90 days, give or take, may sound like a lot of time, but when tackling something like PBJ reporting, it’s actually just around the corner. This blog will help you to identify the 8 tasks providers need to complete in order to be ready.
In the recent blog, published March 15th, we highlighted PBJ reporting requirements. We emphasized that reporting automation is vital to help providers, like you, not “waste critical time building reports and checking data.” However, automation is only as good as the data collected. So, here are 8 steps we recommend you take to fully leverage the PBJ reporting requirement:
- Go automated. Automated reporting tools, such as primeVIEW’s PBJ reporting tool, takes the data processing and reporting preparation time down to a minimum. It’s a no-brainer. With today’s advanced data processing technology already available, why reinvent the wheel or, worse yet, do it manually? Remember – it must be auditable and mistakes can be costly.
- Know the reporting requirements. Who does CMS consider to be direct care staff? The criteria involves individuals, including agency/pool/registry and contract staff who:
- Have interpersonal contact with residents or resident care management (This includes medical directors and consultants.)
- Provide care and services to allow residents to attain or maintain the highest practicable physical, mental, and psychosocial well being
- Note: Physical plant maintenance and upkeep staff are not considered direct care staff
- The PBJ reporting system set-up requires four items
- Unique employee ID – avoiding any personally identifiable information (no social security numbers)
- Hire date – whether directly employed by the facility or under contract, this is the first date of employment by the facility and payment for services delivered at the facility
- Termination date – whether directly employed by the facility or under contract, this is the last date of employment by the facility and payment for services delivered at the facility
- Pay type code – identifies whether the staff member is an exempt or non-exempt direct facility employee or a contracted employee
Tracking this can be complicated. An employee’s job responsibilities can change throughout the day. Report hours worked based on each employee’s primary role tied to the employee’s position and shift. To make this somewhat easier, you may want to work with your staff scheduling, time and attendance, and payroll vendor(s) to see if job code assignment can be automated.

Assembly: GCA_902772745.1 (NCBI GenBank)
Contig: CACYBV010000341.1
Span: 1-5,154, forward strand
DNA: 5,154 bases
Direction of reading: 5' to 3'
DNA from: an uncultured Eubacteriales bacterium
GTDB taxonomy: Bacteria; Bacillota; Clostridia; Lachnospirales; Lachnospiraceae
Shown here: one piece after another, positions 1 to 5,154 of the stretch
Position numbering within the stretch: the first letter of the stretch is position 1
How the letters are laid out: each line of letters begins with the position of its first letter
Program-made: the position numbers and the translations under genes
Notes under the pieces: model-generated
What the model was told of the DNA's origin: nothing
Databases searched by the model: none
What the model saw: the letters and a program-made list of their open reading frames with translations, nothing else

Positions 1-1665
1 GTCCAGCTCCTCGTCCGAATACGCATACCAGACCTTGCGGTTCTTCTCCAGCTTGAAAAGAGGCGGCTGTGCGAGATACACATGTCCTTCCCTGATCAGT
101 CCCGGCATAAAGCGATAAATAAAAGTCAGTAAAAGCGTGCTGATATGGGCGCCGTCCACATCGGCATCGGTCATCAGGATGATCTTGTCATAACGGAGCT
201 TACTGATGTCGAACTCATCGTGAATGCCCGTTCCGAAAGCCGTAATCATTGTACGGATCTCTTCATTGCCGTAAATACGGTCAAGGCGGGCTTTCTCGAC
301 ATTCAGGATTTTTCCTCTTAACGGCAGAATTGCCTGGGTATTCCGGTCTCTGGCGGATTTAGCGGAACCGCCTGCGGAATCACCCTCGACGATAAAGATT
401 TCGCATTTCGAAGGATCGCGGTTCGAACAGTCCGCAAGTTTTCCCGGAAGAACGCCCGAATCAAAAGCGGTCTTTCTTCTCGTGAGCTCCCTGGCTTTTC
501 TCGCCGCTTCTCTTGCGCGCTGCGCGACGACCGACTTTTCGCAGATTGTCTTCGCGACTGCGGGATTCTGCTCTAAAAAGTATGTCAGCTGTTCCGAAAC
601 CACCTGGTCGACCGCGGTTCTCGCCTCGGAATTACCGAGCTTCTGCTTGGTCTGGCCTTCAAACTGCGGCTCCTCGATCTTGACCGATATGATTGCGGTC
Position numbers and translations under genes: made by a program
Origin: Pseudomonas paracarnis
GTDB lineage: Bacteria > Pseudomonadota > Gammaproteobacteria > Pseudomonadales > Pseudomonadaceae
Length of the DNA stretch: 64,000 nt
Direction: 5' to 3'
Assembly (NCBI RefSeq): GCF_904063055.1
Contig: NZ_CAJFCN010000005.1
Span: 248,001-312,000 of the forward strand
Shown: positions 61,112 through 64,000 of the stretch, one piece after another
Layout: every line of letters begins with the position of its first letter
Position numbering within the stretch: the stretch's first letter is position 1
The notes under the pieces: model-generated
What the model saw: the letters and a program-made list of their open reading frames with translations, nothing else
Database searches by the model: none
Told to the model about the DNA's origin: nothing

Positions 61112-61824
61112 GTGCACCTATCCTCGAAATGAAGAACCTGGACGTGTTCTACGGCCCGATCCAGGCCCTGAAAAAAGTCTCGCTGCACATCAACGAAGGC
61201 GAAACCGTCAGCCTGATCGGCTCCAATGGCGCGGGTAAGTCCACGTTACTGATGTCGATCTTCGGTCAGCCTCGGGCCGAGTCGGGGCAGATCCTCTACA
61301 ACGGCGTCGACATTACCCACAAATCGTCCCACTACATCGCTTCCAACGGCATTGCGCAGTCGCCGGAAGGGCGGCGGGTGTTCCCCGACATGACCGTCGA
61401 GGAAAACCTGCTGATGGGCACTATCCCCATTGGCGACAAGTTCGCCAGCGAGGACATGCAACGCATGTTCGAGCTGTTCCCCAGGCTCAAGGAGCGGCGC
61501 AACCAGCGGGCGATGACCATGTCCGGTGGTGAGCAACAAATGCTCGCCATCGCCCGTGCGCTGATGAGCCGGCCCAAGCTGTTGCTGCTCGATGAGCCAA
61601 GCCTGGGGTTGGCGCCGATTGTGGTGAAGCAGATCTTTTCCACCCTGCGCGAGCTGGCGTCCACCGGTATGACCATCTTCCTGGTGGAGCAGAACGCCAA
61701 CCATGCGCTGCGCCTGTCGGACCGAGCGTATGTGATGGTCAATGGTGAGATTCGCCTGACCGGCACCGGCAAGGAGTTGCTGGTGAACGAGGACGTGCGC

- Know what doesn’t count. Here are some things that CMS identifies that you should not count.
- Hours paid for any leave or work-related absence
- Overtime for exempt staff (ex: 40 hours per week hours paid, not hours worked)
- Hours that are billed directly to Medicare
- Hours for services provided to residents in non-certified beds
- Know what counts. This includes hours that your time and attendance application tracks for facility direct staff. You also need to track the following possible scenarios:
- Contract and agency
- Corporate staff who may be filling in for a staff memeber whose roles meet the CMS job categories
- Salaried staff who don't use the time clock
- Be reasonable. Now that’s what we would like to say to CMS, but actually that is what CMS is advising how your tracking and allocation systems need to be – reasonable – in accounting for, calculating, and reporting direct care hours. Keep in mind that an audit will likely review payroll and invoices tied to contracts.
- Plan carefully. Your team can work with the vendors mentioned above to create as audit-proof a set of procedures as possible. The plan should include objectives with a July 1st deadline for having all components in place.
- Staff according to needs. Flat PPD direct care budgets are great, but they are not usually responsive to aggregated resident needs. Check staffing levels every day and adjust accordingly to call-offs, time-off requests, no-shows, and the dynamics of census, activities, acuity, and workload.
Decide now on an auditable system to identify and retrieve those hours. Test. Test. Test. And learn. Then implement. This process begs another blog, but you get the idea. It will take time to prepare, but it will be well worth it.